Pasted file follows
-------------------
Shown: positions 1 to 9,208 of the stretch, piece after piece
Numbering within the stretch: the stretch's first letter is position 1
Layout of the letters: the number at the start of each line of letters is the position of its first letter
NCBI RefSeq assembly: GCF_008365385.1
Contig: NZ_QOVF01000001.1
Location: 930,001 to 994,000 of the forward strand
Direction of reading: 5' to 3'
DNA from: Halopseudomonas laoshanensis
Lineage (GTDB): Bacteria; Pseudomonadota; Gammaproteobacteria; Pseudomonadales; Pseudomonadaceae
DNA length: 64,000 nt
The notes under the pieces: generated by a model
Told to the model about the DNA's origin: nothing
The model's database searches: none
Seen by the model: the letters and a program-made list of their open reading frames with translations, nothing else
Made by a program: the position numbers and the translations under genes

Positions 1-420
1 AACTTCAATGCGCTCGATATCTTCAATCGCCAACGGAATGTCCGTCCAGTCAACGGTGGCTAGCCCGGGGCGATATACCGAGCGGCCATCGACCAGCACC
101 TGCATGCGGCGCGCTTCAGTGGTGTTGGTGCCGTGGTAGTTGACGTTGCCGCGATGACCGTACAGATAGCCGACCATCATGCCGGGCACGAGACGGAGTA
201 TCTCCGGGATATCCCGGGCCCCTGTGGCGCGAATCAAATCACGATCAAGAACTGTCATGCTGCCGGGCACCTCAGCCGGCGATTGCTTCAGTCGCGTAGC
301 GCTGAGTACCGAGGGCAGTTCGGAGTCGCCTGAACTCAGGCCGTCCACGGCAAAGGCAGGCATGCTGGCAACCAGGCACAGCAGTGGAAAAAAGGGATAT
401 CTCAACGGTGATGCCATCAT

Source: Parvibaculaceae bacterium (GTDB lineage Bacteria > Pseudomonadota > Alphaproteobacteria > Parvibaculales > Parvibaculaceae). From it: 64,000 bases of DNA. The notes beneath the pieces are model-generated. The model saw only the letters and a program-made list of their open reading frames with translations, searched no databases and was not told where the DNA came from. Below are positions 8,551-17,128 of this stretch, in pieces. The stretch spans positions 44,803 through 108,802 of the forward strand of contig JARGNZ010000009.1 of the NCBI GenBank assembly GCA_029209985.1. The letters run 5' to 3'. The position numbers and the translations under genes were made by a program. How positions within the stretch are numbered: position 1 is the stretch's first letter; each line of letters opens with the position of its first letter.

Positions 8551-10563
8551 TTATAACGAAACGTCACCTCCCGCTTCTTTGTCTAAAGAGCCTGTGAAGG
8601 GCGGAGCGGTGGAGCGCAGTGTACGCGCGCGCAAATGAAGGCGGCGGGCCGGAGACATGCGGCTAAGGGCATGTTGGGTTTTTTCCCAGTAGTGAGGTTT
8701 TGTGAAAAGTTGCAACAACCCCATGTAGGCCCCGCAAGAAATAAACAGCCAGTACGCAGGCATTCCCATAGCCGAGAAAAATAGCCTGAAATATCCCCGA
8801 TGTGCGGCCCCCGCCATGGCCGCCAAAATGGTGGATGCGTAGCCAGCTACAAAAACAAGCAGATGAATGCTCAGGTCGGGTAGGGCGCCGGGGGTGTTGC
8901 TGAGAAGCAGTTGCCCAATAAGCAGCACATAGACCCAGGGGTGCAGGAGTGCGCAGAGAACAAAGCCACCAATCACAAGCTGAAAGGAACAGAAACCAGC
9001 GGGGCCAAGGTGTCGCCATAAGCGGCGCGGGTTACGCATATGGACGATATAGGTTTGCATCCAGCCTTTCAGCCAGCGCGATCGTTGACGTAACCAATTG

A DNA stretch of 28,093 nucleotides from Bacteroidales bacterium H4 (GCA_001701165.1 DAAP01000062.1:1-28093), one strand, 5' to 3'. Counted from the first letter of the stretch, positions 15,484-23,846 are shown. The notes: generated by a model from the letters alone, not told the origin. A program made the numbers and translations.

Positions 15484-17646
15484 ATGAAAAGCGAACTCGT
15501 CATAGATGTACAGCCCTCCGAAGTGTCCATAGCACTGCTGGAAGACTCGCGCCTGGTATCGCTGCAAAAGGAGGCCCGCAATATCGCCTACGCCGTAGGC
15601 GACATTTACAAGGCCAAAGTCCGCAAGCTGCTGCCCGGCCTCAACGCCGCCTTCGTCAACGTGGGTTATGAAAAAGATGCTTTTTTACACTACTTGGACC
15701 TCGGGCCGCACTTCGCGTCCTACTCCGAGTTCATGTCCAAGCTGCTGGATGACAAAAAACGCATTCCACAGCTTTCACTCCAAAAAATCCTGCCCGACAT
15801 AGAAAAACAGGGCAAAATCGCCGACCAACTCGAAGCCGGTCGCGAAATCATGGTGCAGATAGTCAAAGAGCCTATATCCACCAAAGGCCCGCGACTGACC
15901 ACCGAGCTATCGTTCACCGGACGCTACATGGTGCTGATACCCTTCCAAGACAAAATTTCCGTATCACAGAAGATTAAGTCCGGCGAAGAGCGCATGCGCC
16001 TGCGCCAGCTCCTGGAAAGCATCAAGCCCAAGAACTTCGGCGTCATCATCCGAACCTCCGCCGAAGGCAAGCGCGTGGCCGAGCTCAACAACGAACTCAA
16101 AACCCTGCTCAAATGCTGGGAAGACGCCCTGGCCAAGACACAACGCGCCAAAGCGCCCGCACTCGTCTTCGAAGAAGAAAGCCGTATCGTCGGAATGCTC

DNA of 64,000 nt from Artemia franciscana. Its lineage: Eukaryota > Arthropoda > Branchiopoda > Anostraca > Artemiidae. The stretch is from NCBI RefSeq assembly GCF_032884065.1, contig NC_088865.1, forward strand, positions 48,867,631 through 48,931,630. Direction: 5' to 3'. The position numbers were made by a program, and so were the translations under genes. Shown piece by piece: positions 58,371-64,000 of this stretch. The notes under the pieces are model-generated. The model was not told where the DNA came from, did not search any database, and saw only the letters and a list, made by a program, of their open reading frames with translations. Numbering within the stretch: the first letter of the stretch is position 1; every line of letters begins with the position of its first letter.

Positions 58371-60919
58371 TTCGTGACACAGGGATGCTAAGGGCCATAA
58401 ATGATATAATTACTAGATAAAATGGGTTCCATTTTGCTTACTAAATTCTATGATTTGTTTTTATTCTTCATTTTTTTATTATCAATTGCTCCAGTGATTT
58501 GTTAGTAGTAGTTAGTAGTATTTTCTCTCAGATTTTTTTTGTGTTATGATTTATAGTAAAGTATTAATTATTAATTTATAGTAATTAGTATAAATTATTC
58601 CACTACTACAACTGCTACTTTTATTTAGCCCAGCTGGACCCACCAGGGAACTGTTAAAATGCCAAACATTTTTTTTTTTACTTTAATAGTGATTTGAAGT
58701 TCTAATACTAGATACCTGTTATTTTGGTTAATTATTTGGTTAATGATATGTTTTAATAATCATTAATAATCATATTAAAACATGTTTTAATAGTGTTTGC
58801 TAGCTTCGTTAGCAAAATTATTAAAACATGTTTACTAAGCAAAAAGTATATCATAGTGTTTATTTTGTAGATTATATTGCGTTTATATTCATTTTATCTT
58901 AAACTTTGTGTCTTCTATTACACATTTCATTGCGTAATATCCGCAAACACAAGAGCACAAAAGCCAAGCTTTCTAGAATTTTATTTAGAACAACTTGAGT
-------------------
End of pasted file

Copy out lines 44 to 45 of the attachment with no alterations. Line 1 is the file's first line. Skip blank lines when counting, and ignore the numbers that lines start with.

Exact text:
58501 GTTAGTAGTAGTTAGTAGTATTTTCTCTCAGATTTTTTTTGTGTTATGATTTATAGTAAAGTATTAATTATTAATTTATAGTAATTAGTATAAATTATTC
58601 CACTACTACAACTGCTACTTTTATTTAGCCCAGCTGGACCCACCAGGGAACTGTTAAAATGCCAAACATTTTTTTTTTTACTTTAATAGTGATTTGAAGT